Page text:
The Age Lottery
There's two parts to this blog, as Sven might have said "first half not so good, second half better". Both parts relate to the lottery people are facing of different pension rules depending on how old they are - or rather when they were a specific age, be it over 75 or age 50 - 55.
For those aged 75 or over, our Newsletter last week reported that the abolition of the age 75 rule was good news, but there was no news on what the options would be for those currently over 75 who are in ASP. We had barely hit the Send button when we read reports that HMRC are saying that the new rules will not benefit these people, they have to remain in ASP (or buy an annuity or switch to a Scheme Pension).
The explanation seems to be in the wording, USP is Unsecured, ASP is Secured so anyone in ASP has already secured their pension and that's tough luck (though from where I'm sitting both look like income drawdown to me, so what's the difference?). If this is correct, someone reaching age 75 on 22 June 2010 has a lot more flexibility than someone who was 75 the day before. I guess it was worse at A Day, someone who was 75 on 5 April 2006 had to buy an annuity. It's still a lottery though.
None of this is set in stone yet, but it's got me thinking that there could still be life in the Scheme Pension option. Anyone who was 75 between 6 April 2006 and 22 June 2010 (which must be quite a few people) could still benefit from Scheme Pension as an alternative to the drawbacks of ASP. Now that HMRC have confirmed that Scheme Pension is definitely OK in SIPPs and SSASs, it could have more widespread appeal for these people. We need to wait for more clarity on the new rules.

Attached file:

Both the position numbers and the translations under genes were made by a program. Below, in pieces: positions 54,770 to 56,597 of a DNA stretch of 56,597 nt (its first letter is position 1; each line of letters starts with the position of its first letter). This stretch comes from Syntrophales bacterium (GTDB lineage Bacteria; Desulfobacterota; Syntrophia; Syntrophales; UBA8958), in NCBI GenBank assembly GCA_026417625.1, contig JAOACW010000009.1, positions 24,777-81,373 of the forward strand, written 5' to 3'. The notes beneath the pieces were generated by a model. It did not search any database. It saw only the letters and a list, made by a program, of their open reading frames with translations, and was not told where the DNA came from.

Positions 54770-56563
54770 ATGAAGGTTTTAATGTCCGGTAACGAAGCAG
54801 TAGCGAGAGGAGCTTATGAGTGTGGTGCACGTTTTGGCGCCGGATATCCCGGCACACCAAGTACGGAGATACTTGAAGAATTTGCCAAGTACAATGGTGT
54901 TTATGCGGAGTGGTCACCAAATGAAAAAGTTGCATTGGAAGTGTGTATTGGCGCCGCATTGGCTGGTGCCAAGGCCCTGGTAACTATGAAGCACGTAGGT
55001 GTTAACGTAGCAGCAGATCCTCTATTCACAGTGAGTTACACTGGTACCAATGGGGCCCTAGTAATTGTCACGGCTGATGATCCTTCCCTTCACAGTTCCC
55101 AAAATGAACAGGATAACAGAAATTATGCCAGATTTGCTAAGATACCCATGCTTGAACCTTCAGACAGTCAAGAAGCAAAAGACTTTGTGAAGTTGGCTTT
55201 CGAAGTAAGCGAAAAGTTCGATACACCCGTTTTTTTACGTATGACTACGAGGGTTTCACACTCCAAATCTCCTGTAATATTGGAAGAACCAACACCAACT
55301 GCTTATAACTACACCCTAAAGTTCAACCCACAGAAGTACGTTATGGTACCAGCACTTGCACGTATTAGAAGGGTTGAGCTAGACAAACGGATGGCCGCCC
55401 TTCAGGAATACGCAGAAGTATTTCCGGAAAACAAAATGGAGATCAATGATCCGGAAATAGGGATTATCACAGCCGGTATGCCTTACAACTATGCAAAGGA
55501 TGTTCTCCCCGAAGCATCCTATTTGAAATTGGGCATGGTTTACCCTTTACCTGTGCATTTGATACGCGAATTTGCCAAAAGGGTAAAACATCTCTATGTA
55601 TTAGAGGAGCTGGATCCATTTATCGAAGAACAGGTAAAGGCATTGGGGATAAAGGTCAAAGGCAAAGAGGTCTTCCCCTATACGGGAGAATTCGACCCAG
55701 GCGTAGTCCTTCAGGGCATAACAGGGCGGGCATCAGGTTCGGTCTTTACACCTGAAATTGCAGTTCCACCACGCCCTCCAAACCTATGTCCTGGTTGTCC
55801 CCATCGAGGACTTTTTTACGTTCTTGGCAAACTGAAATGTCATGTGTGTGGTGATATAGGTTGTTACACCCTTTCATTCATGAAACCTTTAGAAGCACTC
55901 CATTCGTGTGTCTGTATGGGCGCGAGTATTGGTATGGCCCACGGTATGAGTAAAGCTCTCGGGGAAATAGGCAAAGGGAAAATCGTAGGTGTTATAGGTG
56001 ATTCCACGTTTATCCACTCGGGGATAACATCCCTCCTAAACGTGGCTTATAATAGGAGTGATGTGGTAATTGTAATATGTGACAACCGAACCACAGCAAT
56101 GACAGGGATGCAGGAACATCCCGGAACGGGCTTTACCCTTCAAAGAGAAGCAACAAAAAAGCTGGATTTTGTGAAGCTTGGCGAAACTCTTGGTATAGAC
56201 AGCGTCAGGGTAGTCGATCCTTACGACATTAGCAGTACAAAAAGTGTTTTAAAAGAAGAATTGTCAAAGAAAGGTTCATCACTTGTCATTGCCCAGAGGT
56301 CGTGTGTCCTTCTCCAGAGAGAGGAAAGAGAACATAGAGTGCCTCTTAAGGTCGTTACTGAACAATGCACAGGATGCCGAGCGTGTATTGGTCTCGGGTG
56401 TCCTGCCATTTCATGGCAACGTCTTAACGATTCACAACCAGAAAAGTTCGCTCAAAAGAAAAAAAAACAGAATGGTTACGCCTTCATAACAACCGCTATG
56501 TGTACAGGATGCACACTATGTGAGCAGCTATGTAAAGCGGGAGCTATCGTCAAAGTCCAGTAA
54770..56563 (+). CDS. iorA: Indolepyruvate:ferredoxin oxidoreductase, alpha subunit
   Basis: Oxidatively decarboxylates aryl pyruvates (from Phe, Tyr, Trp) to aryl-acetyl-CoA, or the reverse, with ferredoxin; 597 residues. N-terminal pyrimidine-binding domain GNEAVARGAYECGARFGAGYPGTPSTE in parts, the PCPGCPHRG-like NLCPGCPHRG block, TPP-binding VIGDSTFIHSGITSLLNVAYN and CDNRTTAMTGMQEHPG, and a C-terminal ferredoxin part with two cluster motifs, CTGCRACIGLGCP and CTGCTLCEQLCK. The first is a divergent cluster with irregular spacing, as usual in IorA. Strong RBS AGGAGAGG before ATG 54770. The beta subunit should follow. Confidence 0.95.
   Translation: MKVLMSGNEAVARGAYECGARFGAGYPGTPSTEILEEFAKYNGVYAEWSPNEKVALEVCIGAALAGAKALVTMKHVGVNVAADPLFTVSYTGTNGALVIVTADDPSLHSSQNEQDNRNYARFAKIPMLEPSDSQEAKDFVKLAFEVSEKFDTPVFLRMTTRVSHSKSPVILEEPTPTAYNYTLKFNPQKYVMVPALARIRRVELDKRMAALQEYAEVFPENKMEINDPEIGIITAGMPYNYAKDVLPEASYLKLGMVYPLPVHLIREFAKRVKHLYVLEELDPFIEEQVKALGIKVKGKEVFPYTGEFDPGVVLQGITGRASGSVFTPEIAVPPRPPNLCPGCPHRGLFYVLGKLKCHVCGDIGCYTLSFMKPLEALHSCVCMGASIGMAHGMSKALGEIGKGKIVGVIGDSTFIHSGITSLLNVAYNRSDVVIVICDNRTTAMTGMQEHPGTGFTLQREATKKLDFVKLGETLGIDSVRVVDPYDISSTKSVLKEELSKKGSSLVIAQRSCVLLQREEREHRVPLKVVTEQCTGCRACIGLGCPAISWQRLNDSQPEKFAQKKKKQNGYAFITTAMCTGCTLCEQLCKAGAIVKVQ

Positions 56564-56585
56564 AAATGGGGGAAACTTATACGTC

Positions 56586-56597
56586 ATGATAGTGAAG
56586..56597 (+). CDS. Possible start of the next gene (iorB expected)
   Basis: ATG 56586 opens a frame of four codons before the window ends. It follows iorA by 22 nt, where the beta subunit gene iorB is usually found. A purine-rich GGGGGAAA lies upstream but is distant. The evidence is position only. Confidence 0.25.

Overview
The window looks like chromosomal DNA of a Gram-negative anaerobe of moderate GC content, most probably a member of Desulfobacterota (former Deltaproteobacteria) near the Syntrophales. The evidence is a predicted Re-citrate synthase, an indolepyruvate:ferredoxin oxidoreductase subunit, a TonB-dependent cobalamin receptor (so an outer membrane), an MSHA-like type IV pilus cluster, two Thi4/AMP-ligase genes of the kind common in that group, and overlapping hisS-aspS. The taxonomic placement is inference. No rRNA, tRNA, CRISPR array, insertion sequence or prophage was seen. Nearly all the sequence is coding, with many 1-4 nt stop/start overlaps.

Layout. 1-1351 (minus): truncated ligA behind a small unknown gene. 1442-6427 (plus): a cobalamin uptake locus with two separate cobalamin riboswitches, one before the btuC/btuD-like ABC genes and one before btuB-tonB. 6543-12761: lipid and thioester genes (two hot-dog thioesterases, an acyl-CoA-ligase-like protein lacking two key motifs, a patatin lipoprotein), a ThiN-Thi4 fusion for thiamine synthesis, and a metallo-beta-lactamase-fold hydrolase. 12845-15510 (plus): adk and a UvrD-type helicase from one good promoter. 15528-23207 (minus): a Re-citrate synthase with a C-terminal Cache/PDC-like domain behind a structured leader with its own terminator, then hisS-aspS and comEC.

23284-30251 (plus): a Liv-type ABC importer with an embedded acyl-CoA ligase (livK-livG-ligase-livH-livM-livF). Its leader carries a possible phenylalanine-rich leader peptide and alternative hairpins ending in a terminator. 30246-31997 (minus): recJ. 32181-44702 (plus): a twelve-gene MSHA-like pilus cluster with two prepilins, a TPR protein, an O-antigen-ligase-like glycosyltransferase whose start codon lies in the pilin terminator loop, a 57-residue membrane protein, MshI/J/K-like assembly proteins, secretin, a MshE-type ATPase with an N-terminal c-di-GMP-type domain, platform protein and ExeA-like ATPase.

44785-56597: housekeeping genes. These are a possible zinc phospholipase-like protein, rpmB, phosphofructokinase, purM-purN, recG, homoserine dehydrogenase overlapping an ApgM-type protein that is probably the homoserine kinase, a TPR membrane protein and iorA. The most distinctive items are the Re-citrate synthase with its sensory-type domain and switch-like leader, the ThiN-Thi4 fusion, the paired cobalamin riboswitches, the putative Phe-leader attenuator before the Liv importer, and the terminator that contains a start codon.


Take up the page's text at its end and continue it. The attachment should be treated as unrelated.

The second part of the age lottery is for those aged 50 - 55, where common sense has prevailed. HMRC have just issued an announcement confirming that they will introduce legislation, backdated to 6 April 2010, to allow people in this category who have crystallised benefits to transfer and carry on drawing pension in the new scheme without penal taxes applying. Moreover, HMRC have said that it is OK to take action in line with this announcement before the new rules are finalised.
I can't quite believe I've just written the above paragraph - common sense, removal of an anomaly in the rules, OK to take action based on an HMRC announcement - most of my pension career has been under 13 years of Gordon Brown where such things just didn't happen. Let's hope we can get some simplicity and common sense round the age 75 position as well.
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